Within Christianity, there is much more we have in common with one another across the various traditions than that which is different. Yes, spiritual charlatans exist. Let’s just make sure we have done our due diligence in listening to another and being curious before we form our opinions.

Despite our differences, the exchange of ideas and debate among various Christian groups in the early centuries of the church helped to clarify and form a sound Christology. While it may be difficult to avoid labeling individuals in an increasingly complex society, we must act in good faith.

Mighty God, you sent the Son to this earth to fulfill all your good promises. Let me embrace Jesus so fully and completely that the truth of his reality comes pouring out of me in every area of my life.  In his name I pray. Amen.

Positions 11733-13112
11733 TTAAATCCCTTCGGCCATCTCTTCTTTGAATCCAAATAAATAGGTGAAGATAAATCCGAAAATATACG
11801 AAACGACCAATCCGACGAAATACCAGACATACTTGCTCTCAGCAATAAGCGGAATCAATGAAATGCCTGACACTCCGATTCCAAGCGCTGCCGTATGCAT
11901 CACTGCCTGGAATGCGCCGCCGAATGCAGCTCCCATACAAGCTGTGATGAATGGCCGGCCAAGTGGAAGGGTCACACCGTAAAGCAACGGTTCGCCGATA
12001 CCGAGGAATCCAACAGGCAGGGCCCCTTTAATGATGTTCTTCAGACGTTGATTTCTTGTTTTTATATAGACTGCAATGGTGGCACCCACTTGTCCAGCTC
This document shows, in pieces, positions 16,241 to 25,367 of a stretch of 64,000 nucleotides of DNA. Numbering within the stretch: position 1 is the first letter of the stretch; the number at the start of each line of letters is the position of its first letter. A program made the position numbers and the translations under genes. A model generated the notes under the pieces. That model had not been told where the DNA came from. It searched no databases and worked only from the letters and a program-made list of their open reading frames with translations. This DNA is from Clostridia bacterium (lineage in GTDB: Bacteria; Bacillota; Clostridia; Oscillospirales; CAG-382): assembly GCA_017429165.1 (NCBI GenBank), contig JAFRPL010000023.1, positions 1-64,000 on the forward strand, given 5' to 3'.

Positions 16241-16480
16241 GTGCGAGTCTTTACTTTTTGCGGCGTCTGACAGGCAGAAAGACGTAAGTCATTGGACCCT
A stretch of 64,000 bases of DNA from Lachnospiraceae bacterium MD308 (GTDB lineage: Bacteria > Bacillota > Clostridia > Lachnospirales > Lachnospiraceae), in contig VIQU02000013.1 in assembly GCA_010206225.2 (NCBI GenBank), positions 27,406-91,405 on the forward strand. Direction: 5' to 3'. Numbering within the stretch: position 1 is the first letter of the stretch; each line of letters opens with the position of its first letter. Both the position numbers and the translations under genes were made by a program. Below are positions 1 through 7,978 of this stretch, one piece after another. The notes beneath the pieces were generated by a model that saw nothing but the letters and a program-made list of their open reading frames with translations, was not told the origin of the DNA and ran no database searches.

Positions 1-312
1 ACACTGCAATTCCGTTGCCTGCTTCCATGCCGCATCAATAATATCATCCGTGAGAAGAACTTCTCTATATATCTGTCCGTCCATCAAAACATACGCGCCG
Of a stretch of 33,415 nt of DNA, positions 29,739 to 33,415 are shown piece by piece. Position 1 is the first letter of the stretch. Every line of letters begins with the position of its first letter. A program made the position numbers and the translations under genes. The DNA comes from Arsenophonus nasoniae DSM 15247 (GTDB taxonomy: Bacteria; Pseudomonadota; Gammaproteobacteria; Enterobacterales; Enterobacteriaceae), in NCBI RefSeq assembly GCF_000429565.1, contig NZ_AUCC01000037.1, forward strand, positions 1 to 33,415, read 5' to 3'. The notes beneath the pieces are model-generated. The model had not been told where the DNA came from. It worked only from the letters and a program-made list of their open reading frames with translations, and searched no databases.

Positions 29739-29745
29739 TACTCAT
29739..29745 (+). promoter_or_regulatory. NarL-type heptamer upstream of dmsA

John 1:1-18 – God in the Flesh

Welcome, friends! The astounding love of God is seen most clearly in the face of Jesus Christ. Click the videos below and let us enjoy worshiping our incarnate Lord…

John 1:1-18
O Word of God Incarnate by Jeff Pardo
He Came Down by the Gaither Vocal Band, 1999

May your hearts be filled with grace through the incarnation of Christ.

May your minds be filled with truth through the knowledge of Jesus.

May your soul be filled with love through love incarnate, the Lord Jesus Christ our Savior. Amen.